Then you smiled without parting your lips. “A colleague told me that once,” you said in smooth English, “when she saw the picture of us in my office, next to my master’s diploma.” Then you squeezed my hand and steered us away.

You said nothing more of Mrs. Wilson that day. You shut the door that night when you ran the water for your bath, and I laid my head on the wood. I listened for the squeak of the faucet turning off and wished I never had to leave this little studio apartment again, tried to imagine a home where other people’s words couldn’t separate us as cleanly as any wall.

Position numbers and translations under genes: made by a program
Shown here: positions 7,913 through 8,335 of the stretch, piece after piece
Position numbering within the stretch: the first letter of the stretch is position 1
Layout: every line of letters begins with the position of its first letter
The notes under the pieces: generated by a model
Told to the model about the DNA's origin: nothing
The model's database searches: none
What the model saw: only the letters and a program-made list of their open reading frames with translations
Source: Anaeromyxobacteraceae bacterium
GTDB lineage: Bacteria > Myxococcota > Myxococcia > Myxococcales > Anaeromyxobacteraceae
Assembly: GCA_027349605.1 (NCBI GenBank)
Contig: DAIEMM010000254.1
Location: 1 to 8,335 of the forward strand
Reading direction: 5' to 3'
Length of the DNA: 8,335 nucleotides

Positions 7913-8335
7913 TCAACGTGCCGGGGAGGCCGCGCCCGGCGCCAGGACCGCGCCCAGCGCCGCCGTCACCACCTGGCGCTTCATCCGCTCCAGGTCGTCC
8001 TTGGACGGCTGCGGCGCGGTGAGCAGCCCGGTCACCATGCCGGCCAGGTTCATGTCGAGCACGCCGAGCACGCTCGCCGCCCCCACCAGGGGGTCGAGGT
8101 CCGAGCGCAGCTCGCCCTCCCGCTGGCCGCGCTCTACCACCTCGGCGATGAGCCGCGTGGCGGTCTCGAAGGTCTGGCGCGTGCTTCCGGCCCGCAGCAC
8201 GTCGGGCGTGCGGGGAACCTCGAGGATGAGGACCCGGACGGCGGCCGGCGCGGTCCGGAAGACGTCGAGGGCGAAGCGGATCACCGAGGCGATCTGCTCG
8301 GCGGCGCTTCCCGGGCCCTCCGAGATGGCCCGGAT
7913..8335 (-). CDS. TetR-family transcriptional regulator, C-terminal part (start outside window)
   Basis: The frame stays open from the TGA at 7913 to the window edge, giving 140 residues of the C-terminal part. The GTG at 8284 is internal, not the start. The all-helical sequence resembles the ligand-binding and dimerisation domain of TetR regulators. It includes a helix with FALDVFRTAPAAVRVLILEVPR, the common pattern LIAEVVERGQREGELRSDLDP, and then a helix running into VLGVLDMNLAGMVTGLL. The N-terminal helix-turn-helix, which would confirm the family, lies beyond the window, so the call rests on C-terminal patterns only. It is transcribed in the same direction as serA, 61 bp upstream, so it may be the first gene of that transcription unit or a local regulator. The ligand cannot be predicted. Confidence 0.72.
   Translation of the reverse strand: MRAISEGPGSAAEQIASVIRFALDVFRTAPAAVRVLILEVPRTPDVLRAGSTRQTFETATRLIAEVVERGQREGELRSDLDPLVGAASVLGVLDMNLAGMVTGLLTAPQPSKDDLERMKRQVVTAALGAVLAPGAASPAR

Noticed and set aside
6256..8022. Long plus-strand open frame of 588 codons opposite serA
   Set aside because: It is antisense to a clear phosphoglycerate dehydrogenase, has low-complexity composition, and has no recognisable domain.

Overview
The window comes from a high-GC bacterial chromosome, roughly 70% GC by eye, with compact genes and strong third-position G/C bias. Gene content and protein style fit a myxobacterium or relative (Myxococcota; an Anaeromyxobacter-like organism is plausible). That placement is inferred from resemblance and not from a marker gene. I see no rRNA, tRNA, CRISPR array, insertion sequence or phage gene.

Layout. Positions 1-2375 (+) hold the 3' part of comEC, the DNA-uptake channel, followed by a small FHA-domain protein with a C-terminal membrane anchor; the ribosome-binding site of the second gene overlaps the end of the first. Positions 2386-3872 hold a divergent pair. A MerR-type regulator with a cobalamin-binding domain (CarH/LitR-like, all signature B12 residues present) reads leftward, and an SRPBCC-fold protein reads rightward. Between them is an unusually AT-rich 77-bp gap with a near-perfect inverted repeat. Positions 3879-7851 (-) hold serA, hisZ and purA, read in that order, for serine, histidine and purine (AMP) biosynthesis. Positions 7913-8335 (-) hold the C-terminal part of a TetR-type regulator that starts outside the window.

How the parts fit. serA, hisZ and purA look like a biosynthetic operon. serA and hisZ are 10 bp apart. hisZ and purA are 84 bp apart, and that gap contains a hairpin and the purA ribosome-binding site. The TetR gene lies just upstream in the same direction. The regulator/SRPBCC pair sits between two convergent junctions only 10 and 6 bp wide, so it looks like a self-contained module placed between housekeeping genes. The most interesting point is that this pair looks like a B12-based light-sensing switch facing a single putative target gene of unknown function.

Zeyn Joukhadar is the author of the novels The Map of Salt and Stars (Touchstone/Simon & Schuster, 2018) and The Thirty Names of Night (Atria/Simon & Schuster, 2020). His work appears in Salon, the Paris Review Daily, the Kenyon Review, and elsewhere, and has been nominated for the Pushcart Prize and the Best of the Net. The Map of Salt and Stars was a 2018 Middle East Book Award winner in Youth Literature and a 2018 Goodreads Choice Awards finalist in Historical Fiction.